Our Pre-3 class had its Halloween party on Tuesday evening. I’d planned to have our light box set up for the kids to play with.
We’d been using it all last week, so the students had already probably had their fill of it, but there were going to be several older siblings there and I thought they might have fun experimenting with light, shadows and colors. Unfortunately, when I plugged it in, no light. I didn’t have time to monkey with it so as a quick alternative I laid down a masking tape grid on a table top and positioned small orange and “ghost” (white) pumpkins in the squares and forgot about it.
When I arrived the next morning to set up for Wednesday’s 3-5 class, the grid was still on the table. I’ve toyed around with grids before and found they have a certain appeal to the occasional preschooler, most often 4-year-olds, but the interest has typically been short-lived. That said, I knew the adult responsible for this table was going to have her hands full at another table featuring the game Cariboo. This is the single most popular preschool game ever invented. There is always a crush of children wanting to play and it’s a lot of work for the adult. To my point, yesterday’s table toys parent, Gloria, had to trade stations with another adult because she started to lose her voice.
I figured a low demand table would be fine as a companion to Cariboo, so I went with the grid. When the children arrived the table looked like this:
(In case you can't make them out, those are small rubber skeletons and small plastic spiders. I apologize for the photo quality. I was using my phone.)
As children arrived I was kneeling at the table with Charlie B. talking about what we saw. I was pointing out the alternating pattern, when Jack arrived saying, “I want to play.” I again pointed out the pattern. Jack loves games and puzzles of any kind. He likes anything to do with numbers and patterns. As one of our Pre-K children he generally chooses math over art. In other words, he’s exactly the kind of kid who would find the grid table appealing.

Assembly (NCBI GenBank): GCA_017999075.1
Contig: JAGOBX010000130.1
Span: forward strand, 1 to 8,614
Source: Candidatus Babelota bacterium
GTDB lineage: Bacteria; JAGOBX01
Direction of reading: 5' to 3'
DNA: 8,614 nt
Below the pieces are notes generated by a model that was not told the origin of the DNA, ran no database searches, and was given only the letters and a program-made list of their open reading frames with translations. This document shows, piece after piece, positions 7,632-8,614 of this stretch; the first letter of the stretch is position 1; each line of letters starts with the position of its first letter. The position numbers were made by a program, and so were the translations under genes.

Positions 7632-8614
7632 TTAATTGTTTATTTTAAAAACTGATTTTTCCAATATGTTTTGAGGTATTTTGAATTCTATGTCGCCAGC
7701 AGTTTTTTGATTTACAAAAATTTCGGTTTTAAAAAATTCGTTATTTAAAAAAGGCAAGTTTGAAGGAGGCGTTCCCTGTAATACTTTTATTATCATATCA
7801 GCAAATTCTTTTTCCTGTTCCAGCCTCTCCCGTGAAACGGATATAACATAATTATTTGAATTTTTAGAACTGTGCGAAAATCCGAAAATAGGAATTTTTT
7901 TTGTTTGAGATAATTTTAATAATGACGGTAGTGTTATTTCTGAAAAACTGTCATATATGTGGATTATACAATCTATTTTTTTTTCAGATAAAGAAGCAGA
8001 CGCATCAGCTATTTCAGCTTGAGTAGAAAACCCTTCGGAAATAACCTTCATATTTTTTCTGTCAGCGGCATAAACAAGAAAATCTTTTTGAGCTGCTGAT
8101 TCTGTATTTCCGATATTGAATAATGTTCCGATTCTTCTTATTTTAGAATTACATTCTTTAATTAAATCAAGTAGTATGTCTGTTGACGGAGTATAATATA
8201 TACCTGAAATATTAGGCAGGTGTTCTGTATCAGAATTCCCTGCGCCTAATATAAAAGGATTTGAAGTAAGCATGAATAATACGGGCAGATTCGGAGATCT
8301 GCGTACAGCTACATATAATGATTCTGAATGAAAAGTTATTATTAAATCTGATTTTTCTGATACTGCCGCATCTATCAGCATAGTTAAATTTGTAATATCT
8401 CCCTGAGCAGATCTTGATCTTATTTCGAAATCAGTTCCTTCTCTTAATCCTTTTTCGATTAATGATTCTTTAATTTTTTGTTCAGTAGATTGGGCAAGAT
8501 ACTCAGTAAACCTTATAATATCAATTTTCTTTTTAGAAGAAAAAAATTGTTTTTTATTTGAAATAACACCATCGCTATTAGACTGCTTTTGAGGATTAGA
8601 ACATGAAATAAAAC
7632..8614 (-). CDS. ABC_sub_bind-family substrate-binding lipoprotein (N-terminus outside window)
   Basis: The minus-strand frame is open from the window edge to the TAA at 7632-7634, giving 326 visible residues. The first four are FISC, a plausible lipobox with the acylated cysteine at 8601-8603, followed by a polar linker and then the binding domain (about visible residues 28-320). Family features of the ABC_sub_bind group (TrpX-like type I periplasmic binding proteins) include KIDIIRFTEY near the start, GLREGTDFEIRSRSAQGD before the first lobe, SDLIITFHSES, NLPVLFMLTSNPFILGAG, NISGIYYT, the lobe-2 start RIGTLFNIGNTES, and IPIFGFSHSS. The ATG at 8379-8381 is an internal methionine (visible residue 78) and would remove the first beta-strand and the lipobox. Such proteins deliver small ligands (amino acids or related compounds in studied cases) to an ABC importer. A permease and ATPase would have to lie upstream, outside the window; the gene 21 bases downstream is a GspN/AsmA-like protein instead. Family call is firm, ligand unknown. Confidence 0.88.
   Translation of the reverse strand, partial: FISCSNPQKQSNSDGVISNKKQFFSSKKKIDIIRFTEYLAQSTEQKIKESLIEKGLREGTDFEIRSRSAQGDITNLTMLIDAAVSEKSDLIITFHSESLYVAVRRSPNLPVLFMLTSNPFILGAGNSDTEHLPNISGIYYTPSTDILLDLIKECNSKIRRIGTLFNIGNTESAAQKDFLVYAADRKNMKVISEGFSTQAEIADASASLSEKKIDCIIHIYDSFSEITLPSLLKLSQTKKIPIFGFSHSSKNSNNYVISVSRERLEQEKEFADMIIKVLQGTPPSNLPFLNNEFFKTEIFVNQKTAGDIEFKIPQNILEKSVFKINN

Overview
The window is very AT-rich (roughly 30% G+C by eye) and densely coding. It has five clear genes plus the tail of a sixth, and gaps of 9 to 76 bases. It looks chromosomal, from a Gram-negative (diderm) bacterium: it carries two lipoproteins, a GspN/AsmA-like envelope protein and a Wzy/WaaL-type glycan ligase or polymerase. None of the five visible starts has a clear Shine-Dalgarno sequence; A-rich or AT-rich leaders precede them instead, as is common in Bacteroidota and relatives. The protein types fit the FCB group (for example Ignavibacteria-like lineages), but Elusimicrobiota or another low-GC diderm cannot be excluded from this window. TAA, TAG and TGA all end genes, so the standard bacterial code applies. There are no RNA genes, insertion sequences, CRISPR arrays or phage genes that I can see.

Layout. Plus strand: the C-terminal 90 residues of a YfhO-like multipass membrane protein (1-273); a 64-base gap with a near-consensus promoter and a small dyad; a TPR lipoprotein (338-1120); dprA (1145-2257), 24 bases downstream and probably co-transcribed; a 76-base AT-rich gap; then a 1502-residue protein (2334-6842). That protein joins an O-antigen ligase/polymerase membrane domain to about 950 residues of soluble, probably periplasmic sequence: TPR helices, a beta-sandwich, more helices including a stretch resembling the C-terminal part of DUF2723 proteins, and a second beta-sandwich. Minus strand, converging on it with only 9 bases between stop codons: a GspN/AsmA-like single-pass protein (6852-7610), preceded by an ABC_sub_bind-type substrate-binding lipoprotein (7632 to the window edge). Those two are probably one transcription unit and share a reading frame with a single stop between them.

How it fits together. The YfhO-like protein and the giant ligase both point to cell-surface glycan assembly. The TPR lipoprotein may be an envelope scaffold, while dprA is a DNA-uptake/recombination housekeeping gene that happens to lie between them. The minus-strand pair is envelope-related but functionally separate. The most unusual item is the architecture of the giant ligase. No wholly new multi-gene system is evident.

Jack said, “I know, let’s do it like this.” When he was finished, this is how our table top grid looked:
We moved on to other things, but over the course of the morning I periodically noted the state of the grid table. Each time it was different. For instance, one time it looked like this:
And another time it looked like this:
Our snack table is adjacent to the grid table, where Max was quietly eating. His back was toward to me, but when he turned my way I saw tears running down his cheeks.
I said, “Max, you look sad.”
He turned all the way around to look at this pile of skeletons and spiders on the grid table and said, “I’m sad because now no body knows where they’re supposed to go.”
I have no idea what preceded this. There’s probably a story there. Perhaps he had created a pattern that another child had come along and destroyed. Maybe the horror of that tangle of spiders and skeletons (he’s been announcing he’s planning to dress as either a skeleton or Grim Reaper for Halloween) got to him. Maybe the juxtaposition of the orderly grid with the disorderly pile disturbed him. Whatever the case, I said, “Oh no, what should we do?”
He answered weepily, “I don’t know.”
I’ve found that more often that not, when strong emotions are involved, we need to rely on our friends to help us find solutions. Ella had been listening to our conversation while finishing her snack. As Max and I contemplated the grid table, Ella disposed of her food remains in our compost can, then handed the snack parent her placemat for washing. Without saying a word, she joined our ad hoc grid table committee. The three of us quietly studied the situation.
I re-stated the dilemma as I understood it, “Max is worried that no body knows where the skeletons and spiders go.”
Ella loves dramatic play of all kinds, enjoys storytelling and will generally choose art over math. In other words, she’s the kind of kid who I’d expect to shrug her shoulders over the grid table. She looked from Max to the pile of skeletons and spiders several times. To me she said, “I think they all need a home.”
When she was finished, the grid table looked like this:
And Max had stopped crying.
I asked him, “Is that okay?”
He answered, “Yes,” and went back to eating his snack.